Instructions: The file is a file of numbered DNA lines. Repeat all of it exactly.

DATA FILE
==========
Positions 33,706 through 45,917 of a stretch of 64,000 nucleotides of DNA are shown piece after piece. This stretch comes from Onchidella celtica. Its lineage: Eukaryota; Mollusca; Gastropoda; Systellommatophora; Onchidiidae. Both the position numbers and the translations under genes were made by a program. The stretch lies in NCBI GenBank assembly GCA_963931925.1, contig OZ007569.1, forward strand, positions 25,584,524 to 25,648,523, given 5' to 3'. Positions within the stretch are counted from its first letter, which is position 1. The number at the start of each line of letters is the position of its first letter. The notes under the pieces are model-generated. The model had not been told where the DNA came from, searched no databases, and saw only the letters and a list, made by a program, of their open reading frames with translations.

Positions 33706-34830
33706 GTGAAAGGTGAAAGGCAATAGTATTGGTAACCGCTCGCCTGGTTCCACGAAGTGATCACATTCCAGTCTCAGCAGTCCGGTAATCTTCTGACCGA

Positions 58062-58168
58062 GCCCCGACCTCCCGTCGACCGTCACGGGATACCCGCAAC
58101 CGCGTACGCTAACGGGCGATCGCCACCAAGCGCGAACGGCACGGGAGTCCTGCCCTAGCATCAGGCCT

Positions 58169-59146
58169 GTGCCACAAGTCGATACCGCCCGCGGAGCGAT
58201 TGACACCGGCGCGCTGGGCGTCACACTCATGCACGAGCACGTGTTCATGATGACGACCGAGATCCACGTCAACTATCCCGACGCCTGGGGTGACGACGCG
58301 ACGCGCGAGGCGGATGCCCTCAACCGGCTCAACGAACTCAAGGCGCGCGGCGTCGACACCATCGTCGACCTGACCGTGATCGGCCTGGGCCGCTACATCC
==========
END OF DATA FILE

Positions 33,706 through 45,917 of a stretch of 64,000 nucleotides of DNA are shown piece after piece. This stretch comes from Onchidella celtica. Its lineage: Eukaryota; Mollusca; Gastropoda; Systellommatophora; Onchidiidae. Both the position numbers and the translations under genes were made by a program. The stretch lies in NCBI GenBank assembly GCA_963931925.1, contig OZ007569.1, forward strand, positions 25,584,524 to 25,648,523, given 5' to 3'. Positions within the stretch are counted from its first letter, which is position 1. The number at the start of each line of letters is the position of its first letter. The notes under the pieces are model-generated. The model had not been told where the DNA came from, searched no databases, and saw only the letters and a list, made by a program, of their open reading frames with translations.

Positions 33706-34830
33706 GTGAAAGGTGAAAGGCAATAGTATTGGTAACCGCTCGCCTGGTTCCACGAAGTGATCACATTCCAGTCTCAGCAGTCCGGTAATCTTCTGACCGA

Positions 58062-58168
58062 GCCCCGACCTCCCGTCGACCGTCACGGGATACCCGCAAC
58101 CGCGTACGCTAACGGGCGATCGCCACCAAGCGCGAACGGCACGGGAGTCCTGCCCTAGCATCAGGCCT

Positions 58169-59146
58169 GTGCCACAAGTCGATACCGCCCGCGGAGCGAT
58201 TGACACCGGCGCGCTGGGCGTCACACTCATGCACGAGCACGTGTTCATGATGACGACCGAGATCCACGTCAACTATCCCGACGCCTGGGGTGACGACGCG
58301 ACGCGCGAGGCGGATGCCCTCAACCGGCTCAACGAACTCAAGGCGCGCGGCGTCGACACCATCGTCGACCTGACCGTGATCGGCCTGGGCCGCTACATCC